Total Solar Eclipse across the South Pacific, Argentina, and Chile on July 2, 2019
May 27, 2019
After the Great American Eclipse witnessed on August 21, 2017, the next total solar eclipse will be visible from Chile and Argentina on July 2, 2019. The Moon’s shadow will touch the Earth first at sunrise in the South Pacific, south of Polynesia and east of New Zealand. The path of totality in the South Pacific only touches an uninhabited island of Oeno.
Buenos Aires, Argentina
Since the total solar eclipse happens during the Austral winter, the temperatures are predicted to be moderate, with clear skies at high altitudes and low humidity. These predictions will help the eclipse chasers who are planning their trip to Argentina for watching the solar eclipse.
The focus of the eclipse chasers in 2019 will be Argentina, with provinces Buenos Aires, Cordoba, San Juan, San Luis, La Rioja, and Santa Fe located along the path of totality. Because of the landfall near the end of totality path, those viewing the eclipse in Argentina will experience it near sunset, a few minutes after 4 p.m. local time in the south, at about 5:39 p.m. in San Juan, and at about 5:42 p.m. in Buenos Aires province.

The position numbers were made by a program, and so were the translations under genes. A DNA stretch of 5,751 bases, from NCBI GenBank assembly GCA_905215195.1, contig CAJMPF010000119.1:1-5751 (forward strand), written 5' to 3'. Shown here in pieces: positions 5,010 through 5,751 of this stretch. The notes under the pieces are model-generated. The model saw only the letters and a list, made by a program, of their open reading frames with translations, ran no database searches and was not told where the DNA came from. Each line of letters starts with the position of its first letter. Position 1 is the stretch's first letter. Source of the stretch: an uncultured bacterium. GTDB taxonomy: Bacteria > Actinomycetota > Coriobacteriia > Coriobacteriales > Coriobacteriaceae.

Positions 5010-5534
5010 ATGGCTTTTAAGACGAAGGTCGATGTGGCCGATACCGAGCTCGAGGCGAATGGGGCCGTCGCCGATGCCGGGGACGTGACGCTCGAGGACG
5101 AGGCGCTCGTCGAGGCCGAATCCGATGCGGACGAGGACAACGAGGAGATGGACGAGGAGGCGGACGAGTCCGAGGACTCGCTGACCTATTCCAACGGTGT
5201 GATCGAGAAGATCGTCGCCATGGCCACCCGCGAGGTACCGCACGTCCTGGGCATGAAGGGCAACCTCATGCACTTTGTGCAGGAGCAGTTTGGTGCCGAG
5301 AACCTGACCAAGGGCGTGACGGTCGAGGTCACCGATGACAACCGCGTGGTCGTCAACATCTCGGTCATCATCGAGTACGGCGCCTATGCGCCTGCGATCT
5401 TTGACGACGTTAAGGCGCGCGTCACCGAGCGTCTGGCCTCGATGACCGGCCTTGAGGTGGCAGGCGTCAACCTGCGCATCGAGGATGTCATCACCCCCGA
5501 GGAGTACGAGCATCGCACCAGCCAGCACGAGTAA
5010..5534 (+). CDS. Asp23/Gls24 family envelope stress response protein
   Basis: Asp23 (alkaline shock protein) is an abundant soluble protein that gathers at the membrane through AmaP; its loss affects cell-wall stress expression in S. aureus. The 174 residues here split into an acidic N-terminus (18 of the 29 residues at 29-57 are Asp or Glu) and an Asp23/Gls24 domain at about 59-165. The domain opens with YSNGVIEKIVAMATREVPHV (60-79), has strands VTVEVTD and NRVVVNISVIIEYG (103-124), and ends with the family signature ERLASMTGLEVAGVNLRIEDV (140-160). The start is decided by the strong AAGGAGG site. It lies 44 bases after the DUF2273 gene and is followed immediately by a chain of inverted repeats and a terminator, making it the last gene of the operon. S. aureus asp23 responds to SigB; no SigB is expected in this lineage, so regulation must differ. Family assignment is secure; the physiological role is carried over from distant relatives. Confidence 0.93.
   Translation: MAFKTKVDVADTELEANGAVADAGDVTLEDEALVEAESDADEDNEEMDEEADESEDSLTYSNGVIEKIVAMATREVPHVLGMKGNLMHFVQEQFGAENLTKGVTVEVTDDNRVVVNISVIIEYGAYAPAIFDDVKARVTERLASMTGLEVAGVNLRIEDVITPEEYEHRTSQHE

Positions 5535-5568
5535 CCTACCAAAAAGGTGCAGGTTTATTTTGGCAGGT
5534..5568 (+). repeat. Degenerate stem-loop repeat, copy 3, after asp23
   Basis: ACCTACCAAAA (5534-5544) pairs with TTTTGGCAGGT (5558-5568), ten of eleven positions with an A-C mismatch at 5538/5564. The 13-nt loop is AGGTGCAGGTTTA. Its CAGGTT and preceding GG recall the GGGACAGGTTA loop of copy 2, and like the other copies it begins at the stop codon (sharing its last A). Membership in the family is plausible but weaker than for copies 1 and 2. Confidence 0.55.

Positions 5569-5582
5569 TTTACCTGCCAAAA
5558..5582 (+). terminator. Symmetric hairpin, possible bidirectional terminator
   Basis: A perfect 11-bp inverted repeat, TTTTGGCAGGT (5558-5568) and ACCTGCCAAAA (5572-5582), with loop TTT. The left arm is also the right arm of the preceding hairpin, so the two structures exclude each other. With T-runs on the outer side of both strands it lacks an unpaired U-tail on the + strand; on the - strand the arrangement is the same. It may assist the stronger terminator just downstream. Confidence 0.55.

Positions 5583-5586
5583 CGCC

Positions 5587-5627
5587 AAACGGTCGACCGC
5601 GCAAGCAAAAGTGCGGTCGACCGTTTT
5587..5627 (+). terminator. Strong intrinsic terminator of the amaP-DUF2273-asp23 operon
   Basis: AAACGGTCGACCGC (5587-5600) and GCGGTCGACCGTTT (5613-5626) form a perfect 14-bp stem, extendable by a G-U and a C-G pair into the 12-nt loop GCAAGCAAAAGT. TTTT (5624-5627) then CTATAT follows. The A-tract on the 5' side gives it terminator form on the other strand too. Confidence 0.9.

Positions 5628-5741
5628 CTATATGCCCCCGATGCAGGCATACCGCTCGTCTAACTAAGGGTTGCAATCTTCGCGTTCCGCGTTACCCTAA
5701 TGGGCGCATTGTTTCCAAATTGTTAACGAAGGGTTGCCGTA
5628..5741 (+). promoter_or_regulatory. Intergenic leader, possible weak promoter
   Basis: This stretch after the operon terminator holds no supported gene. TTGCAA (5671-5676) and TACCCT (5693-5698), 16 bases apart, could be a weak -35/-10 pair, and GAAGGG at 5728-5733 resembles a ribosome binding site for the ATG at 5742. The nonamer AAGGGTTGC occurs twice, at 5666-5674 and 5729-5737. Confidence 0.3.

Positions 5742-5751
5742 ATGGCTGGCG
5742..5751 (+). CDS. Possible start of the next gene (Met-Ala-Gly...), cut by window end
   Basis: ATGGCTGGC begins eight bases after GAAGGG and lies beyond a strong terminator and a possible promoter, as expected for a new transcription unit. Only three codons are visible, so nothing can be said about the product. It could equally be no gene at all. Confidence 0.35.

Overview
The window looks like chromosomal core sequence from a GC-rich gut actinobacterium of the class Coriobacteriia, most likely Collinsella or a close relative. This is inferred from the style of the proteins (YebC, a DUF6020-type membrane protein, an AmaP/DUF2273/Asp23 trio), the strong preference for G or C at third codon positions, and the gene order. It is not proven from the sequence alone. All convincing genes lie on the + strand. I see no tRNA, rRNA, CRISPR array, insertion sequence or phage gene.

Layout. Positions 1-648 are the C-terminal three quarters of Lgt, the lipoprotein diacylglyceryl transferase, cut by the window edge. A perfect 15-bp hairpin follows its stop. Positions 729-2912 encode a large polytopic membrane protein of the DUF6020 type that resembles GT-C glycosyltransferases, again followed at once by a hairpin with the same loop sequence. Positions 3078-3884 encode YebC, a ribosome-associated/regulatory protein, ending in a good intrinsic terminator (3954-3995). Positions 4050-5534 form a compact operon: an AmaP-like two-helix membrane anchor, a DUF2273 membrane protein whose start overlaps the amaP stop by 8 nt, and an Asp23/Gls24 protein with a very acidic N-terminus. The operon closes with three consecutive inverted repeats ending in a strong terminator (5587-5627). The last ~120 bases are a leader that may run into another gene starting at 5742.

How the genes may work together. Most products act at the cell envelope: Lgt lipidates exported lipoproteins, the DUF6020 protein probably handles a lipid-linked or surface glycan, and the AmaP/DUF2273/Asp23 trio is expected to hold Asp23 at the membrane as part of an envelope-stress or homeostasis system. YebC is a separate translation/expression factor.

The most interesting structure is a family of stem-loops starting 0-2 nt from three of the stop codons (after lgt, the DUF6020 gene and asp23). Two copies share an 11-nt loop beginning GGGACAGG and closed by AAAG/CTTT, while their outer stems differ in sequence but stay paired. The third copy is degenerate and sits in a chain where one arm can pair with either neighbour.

The total solar eclipse is longer at sea, with the totality phase reaching a maximum of 4 minutes and 33 seconds. The longest totality duration on land will be seen to the north of San Juan province, reaching 2 minutes and 30 seconds. Those in Buenos Aires province will experience 2 minutes and 5 seconds of totality.
An interesting fact is that the total solar eclipse on July 2, 2019, will end at sunset in the south of Buenos Aires. Argentinians living there or visiting the area will be able to witness the eclipse if a few conditions are met – clear weather, an elevated viewing site, and an obstruction-free horizon. If all of these conditions align, spectators will be met with an unforgettable sight.
Viewing the Solar Eclipse in Argentina
Most of the eclipse chasers in Argentina are choosing land-based sites around San Juan, La Rioja, San Luis, and Mendoza. Higher elevation in these areas makes it more likely for the viewers to reach clear skies. The spectators choosing the land-based options on the eastern side of the Andes get a rare opportunity to create a photogenic composition in which the eclipse will be framed over the mountains.